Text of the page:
Invasive Species Compendium

Detailed coverage of invasive species threatening livelihoods and the environment worldwide

Abstract

Disturbance of the herbaceous layer after invasion of an eutrophic temperate forest by wild boar.

Abstract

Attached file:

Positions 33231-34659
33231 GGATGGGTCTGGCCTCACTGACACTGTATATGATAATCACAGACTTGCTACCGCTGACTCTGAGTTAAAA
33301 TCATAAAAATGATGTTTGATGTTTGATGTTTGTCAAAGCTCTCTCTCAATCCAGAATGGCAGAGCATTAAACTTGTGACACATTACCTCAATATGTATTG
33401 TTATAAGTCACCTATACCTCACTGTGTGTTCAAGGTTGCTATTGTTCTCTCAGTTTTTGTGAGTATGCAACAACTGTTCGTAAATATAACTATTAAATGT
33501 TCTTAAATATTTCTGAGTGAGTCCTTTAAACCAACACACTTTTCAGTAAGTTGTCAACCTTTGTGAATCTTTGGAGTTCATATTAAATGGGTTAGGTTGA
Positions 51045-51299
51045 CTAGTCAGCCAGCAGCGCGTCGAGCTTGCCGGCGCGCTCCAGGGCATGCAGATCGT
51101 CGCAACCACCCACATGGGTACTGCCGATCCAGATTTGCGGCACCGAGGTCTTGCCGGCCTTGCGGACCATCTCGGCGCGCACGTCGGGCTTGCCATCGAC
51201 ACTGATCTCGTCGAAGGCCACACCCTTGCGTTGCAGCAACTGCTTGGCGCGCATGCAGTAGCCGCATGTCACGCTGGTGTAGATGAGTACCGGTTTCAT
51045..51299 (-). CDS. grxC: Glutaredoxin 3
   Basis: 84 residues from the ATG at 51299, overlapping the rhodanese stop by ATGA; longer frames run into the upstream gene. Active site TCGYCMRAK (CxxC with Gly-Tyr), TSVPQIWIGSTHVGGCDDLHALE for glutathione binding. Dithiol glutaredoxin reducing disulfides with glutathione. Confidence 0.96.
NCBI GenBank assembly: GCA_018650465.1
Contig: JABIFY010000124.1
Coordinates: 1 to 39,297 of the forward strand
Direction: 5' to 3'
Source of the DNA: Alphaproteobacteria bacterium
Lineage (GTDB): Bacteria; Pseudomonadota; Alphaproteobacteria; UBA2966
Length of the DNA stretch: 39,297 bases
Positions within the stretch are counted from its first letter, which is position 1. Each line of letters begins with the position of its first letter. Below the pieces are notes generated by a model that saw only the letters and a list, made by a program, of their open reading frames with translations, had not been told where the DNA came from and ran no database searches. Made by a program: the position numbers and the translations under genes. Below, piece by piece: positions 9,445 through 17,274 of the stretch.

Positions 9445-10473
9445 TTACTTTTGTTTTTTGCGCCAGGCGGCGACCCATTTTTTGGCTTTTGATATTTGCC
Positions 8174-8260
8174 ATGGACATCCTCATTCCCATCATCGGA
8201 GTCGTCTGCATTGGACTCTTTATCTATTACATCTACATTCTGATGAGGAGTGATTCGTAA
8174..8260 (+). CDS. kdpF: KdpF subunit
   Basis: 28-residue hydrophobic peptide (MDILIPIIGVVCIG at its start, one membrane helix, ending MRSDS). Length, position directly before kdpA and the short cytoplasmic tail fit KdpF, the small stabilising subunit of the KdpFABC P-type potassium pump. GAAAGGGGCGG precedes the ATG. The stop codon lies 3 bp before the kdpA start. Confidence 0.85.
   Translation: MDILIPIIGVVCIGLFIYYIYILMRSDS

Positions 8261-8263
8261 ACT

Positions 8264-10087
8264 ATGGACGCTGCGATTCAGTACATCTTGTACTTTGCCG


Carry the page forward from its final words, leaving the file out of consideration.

Disturbances of the soil and the tree canopy are crucial factors determining the diversity, composition and biomass of the herbaceous layer in forests. This study presents a detailed account of ground vegetation in permanent plots surveyed before and after invasion of wild boar (Sus scrofa) to a temperate deciduous broadleaf forest. Specifically, we aimed to quantify the effect of wild boar rooting on cover, richness and composition of spring ephemerals, summer green herbs and saplings of woody species in relation to tree canopy cover. Rooting frequency in sample plots increased from 0% in 2010 to 61% in 2013. In heavily rooted plots, the mean cover of spring ephemeral geophytes (mainly Anemone nemorosa, A. ranunculoides and Ranunculus ficaria) decreased from 75% to 39% between 2010 and 2013. Species richness of summer green herbs generally increased between 2010 and 2013 and was additionally positively affected by heavy rooting and low canopy cover. Rooting also caused heterogenization of the herbaceous layer and amplified ongoing compositional changes induced by changing light conditions. Frequency and richness of spring ephemeral and woody species remained unchanged. We conclude that overall species richness of the herbaceous layer may increase in the short-term as a result of increased plant recruitment and seed dispersal. However, wild boar rooting can greatly reduce the ground cover of spring ephemerals in eutrophic broadleaf forests, thereby threatening their important ecological function. To avoid long-term losses of characteristic spring flora elements, local population control of wild boar is necessary to reduce abundance and frequency of soil rooting.